Procedure

First of all, each participant was asked to sign the informed consent form. Respondents received no payment for their participation, and no psychology students were engaged in the study. All relevant ethical procedures were followed: each participant was informed about the process and method of the study. Then, the procedure was explained to participants without saying who would be in the experimental group and who would be in the control one. The next step was asking the respondents to watch the slide shows. Further, their opinion of the DE100 IPTV logo was inquired, and each respondent’s answer was carefully recorded. The next phase was reading the debrief to participants after the experiment. The debrief form was different for experimental and control conditions.

Each participant was allowed to ask questions and withdraw their consent at any point up until their results were combined with those of other respondents. Finally, results were analyzed, and conclusions of the research were made. 16 out of 20 people in the experimental group liked the logo. Hence, the hypothesis of the experiment, which was that more respondents in the experimental group would like the DE100 IPTV logo compared to those in the control group, was confirmed.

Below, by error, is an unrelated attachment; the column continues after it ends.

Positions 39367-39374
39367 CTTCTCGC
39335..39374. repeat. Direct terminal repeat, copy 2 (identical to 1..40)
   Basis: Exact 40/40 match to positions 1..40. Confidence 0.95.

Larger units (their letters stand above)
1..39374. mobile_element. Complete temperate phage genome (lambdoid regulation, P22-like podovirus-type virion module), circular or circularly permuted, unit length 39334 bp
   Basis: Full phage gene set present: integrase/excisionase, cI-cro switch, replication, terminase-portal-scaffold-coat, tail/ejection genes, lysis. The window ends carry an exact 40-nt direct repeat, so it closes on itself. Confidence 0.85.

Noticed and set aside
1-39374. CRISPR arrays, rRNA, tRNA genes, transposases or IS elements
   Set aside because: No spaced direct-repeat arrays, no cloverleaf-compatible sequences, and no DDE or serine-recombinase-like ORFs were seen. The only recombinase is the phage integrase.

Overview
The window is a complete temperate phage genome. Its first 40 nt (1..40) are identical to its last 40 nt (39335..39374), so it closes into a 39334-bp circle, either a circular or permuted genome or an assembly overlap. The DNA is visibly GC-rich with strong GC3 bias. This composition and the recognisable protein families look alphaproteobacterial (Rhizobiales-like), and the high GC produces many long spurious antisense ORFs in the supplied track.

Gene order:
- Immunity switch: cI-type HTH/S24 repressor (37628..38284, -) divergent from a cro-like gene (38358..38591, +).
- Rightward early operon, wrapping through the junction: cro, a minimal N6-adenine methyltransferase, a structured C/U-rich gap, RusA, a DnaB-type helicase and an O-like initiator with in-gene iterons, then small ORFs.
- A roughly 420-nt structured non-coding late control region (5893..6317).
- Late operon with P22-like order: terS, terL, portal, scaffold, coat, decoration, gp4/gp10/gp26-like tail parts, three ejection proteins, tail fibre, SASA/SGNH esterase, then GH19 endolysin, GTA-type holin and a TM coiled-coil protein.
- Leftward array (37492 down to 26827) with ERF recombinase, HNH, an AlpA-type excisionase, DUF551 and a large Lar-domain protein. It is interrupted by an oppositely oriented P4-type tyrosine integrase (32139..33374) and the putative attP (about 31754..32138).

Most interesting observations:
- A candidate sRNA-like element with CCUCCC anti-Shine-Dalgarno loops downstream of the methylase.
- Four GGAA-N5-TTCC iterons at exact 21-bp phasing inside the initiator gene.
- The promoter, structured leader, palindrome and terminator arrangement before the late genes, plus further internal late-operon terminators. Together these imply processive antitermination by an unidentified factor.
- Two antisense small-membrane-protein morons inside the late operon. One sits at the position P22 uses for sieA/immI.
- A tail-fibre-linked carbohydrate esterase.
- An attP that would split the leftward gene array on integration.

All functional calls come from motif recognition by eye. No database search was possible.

Reference List

Eelen, P 2018, ‘Behaviour therapy and behaviour modification background and development’, Psychologica Belgica, vol. 58, no. 1, pp. 184-195.

Galef, BG 2015, ‘Laboratory studies of imitation/ field studies of tradition: towards a synthesis in animal social learning’, Behavioural Processes, vol. 112, pp. 114-119.

Gariépy, J-F, Watson, KK, Du, E, Xie, DL, Erb, J, Amasino, D & Platt, ML 2014, ‘Social learning in humans and other animals’, Frontiers in Neuroscience, vol. 8, pp. 152-163.

Illeris, K 2018, ‘A comprehensive understanding of human learning’, in K Illeris (ed), Contemporary theories of learning: learning theorists… in their own words, 2nd edn, Routledge, Abingdon, pp. 1-14.

Kirby, S, Griffiths, T & Smith, K 2014, ‘Iterated learning and the evolution of language’, Current Opinion in Neurobiology, vol. 28, pp. 108-114.

Kurgat, A, Chebet, WT & Rotich, JK 2015, ‘Behaviour modification and organizational development: revisiting the theories of learning’, European Journal of Psychological Research, vol. 2, no. 1, pp. 34-42.

Mnih, V, Kavukcuoglu, K, Silver, D, Rusu, AA, Veness, J, Bellemare, MG, Graves, A, Riedmiller, M, Fidjeland, AK, Ostrovski, G, Petersen, S, Beattie, C, Sadik, A, Antonoglou, I, King, H, Kumaran, D, Wierstra, D, Legg, S & Hassabis, D 2015, ‘Human-level control through deep reinforcement learning’, Nature, vol. 518, pp. 529-533.

Stewart, M 2013, ‘Understanding learning: theories and critique’, in L Hunt & D Chalmers (eds), University teaching in focus: a learning-centred approach, Routledge, Abingdon, pp. 3-20.

Toates, F 2012, ‘Changing behaviour’, in N Brace & J Byford (eds), Investigating psychology: key concepts, key studies, key approaches, Oxford University Press, Oxford, pp. 153-189.

Walker, S 1984, Learning theory and behaviour modification, Methuen & Co, London.